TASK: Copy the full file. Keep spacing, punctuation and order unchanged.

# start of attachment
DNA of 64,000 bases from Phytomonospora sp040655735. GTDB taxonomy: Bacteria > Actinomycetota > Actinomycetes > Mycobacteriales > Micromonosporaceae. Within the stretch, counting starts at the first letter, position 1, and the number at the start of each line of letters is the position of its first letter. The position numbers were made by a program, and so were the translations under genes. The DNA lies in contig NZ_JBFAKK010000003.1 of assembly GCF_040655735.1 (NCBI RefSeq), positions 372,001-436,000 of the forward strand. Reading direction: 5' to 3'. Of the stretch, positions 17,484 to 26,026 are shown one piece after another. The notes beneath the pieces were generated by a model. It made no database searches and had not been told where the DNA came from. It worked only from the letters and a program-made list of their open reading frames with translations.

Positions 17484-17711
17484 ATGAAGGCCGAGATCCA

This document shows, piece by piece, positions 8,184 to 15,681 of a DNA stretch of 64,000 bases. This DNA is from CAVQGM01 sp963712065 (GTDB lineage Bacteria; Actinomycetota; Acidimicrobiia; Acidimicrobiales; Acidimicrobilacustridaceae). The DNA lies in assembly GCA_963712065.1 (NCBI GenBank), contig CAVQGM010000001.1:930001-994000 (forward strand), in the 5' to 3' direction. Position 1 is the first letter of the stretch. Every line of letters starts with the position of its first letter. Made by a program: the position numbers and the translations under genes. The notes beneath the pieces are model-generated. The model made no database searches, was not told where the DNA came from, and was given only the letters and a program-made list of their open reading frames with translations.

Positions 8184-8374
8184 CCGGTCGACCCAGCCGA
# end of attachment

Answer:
DNA of 64,000 bases from Phytomonospora sp040655735. GTDB taxonomy: Bacteria > Actinomycetota > Actinomycetes > Mycobacteriales > Micromonosporaceae. Within the stretch, counting starts at the first letter, position 1, and the number at the start of each line of letters is the position of its first letter. The position numbers were made by a program, and so were the translations under genes. The DNA lies in contig NZ_JBFAKK010000003.1 of assembly GCF_040655735.1 (NCBI RefSeq), positions 372,001-436,000 of the forward strand. Reading direction: 5' to 3'. Of the stretch, positions 17,484 to 26,026 are shown one piece after another. The notes beneath the pieces were generated by a model. It made no database searches and had not been told where the DNA came from. It worked only from the letters and a program-made list of their open reading frames with translations.

Positions 17484-17711
17484 ATGAAGGCCGAGATCCA

This document shows, piece by piece, positions 8,184 to 15,681 of a DNA stretch of 64,000 bases. This DNA is from CAVQGM01 sp963712065 (GTDB lineage Bacteria; Actinomycetota; Acidimicrobiia; Acidimicrobiales; Acidimicrobilacustridaceae). The DNA lies in assembly GCA_963712065.1 (NCBI GenBank), contig CAVQGM010000001.1:930001-994000 (forward strand), in the 5' to 3' direction. Position 1 is the first letter of the stretch. Every line of letters starts with the position of its first letter. Made by a program: the position numbers and the translations under genes. The notes beneath the pieces are model-generated. The model made no database searches, was not told where the DNA came from, and was given only the letters and a program-made list of their open reading frames with translations.

Positions 8184-8374
8184 CCGGTCGACCCAGCCGA